A few years ago, I attended a seminar presentation sponsored by the Corporate Counsel Section of my state bar association. The presentation was on “controlling outside legal expense.” The three presenters were all in-house corporate attorneys with impressive credentials. I could tell that their credentials were impressive by way they preened themselves as their pedigrees were shared with the audience by session moderator.
After their prepared remarks on what their companies were doing (in a macro sense) to control outside legal expenses, they opened it up to the audience to take questions. The first question out of the box was from an audience member who asked a practical question about what corporate lawyers see on an every day basis, “My law firms are constantly running people in and out of my files. How do you tell when enough people are already working in a file or when new people are needed?”
As I looked away from the questioner, I thought to myself, “what a softball question! The panel will probably hit this one out of the ball park.” But when I looked up at the panel, I saw three blank stares. Actually it was more of a “deer in the headlights” look. Continue reading
I continue to hear or read about attorneys who cite to an ethical duty of “zealousness” in their representation of clients. An article in the July 2011 issue of Corporate Counsel magazine entitled “Crossing the Line” is about an in-house lawyer who supposedly got into trouble for just being a “zealous advocate.” In fact, the article begins with the declaration that “Lawyers are supposed to be zealous advocates.”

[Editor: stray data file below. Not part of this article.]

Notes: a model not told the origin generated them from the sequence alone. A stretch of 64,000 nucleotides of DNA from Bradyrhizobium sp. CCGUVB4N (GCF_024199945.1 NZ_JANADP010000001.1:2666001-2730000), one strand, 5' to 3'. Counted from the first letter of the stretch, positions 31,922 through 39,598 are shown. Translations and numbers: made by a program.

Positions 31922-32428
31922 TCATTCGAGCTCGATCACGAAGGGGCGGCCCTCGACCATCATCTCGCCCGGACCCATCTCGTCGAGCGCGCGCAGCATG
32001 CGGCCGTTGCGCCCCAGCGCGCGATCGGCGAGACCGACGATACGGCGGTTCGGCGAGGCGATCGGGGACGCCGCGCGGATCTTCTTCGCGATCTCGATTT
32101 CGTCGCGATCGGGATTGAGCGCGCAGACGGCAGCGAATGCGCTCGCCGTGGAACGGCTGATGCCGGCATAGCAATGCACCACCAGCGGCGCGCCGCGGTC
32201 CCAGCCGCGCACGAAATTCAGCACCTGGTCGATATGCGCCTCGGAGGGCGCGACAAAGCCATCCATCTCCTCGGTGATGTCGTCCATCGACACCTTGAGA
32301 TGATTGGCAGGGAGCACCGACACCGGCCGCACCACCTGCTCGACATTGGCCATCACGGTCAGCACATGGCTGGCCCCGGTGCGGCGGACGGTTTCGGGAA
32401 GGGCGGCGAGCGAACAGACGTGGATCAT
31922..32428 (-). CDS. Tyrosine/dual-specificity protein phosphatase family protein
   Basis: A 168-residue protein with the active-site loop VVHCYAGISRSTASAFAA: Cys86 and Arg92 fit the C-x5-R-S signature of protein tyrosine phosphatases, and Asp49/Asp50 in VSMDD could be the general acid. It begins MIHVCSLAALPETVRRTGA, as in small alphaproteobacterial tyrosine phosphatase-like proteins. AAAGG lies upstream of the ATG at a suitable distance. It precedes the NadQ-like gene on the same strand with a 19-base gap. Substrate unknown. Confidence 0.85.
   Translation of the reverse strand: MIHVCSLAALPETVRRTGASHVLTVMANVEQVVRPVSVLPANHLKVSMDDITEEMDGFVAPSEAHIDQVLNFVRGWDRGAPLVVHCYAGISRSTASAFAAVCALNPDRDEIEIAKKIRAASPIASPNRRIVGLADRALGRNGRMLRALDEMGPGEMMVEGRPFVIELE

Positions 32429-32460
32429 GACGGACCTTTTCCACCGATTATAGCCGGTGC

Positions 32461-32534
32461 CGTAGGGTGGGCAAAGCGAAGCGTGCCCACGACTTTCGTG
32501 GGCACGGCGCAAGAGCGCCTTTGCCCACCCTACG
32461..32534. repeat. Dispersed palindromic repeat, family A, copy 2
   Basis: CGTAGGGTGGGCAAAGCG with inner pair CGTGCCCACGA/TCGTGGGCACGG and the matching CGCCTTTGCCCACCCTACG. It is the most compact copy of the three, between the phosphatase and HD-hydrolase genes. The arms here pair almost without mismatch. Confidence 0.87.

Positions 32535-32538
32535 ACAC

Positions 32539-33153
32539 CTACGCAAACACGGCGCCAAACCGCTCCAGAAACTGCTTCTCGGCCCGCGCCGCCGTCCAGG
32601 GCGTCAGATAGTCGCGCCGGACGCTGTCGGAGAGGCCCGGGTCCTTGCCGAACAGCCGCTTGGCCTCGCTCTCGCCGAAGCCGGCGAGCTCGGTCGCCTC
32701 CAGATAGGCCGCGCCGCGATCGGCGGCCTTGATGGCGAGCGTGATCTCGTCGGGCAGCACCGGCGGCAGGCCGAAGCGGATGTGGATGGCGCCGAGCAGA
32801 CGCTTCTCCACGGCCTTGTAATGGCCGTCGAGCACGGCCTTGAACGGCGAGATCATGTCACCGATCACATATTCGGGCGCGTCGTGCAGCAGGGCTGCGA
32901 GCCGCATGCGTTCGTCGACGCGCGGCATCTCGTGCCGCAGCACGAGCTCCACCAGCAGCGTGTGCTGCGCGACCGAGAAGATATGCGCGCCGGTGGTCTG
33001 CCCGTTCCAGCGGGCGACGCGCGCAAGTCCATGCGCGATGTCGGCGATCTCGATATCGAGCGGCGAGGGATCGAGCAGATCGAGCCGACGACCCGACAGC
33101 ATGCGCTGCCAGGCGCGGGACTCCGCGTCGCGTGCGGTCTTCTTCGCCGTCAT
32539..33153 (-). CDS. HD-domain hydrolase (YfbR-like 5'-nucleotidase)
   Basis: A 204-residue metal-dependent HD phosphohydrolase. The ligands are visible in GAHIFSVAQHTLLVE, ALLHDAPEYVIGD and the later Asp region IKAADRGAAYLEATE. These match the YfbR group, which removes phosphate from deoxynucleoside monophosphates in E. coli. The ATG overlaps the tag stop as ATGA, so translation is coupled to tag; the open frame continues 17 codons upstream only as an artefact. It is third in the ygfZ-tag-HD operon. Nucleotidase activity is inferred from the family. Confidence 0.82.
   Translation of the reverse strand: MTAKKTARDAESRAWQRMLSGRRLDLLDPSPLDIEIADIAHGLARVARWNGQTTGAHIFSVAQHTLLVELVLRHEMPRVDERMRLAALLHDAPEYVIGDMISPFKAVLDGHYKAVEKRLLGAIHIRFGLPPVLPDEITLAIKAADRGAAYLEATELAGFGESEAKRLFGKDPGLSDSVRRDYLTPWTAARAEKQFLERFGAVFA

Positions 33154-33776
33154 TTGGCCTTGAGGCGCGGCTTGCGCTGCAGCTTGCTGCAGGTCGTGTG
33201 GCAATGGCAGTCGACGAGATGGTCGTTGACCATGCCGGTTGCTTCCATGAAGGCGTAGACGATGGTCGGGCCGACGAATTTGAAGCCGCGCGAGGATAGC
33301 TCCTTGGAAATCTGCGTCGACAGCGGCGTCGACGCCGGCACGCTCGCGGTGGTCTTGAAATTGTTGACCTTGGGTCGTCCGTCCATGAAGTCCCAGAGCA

That all lawyers have an ethical duty to be zealous advocates is just something that everyone knows to be factually correct. Right? Well, not really. Continue reading
In January, I started a series of posts on the three alternatives insurers have to take to control claims legal expense. In fact, I noted that these three alternatives are the only realistic ones an insurer has to control outside legal costs.
To recap briefly, my January 11 post was about establishing an in-house Legal Bill Review Unit (LBRU). Most larger insurers have LBRUs. The second alternative, training the claims staff to do legal bill reviews, I wrote about in a two-part post on March 15 and April 29. As noted in these posts, for a variety of reasons, this is really not a viable alternative unless the staff to be trained is small.
I now come to the third alternative to saving on outside legal costs – outsourcing the legal bill reviews. In considering this altnerative over just allowing the file handlers to do the legal bill reviews, there are a number of issues that come into play. In this post, I will focus on what I consider to be the three principle issues: relationships, consistency, and time. Continue reading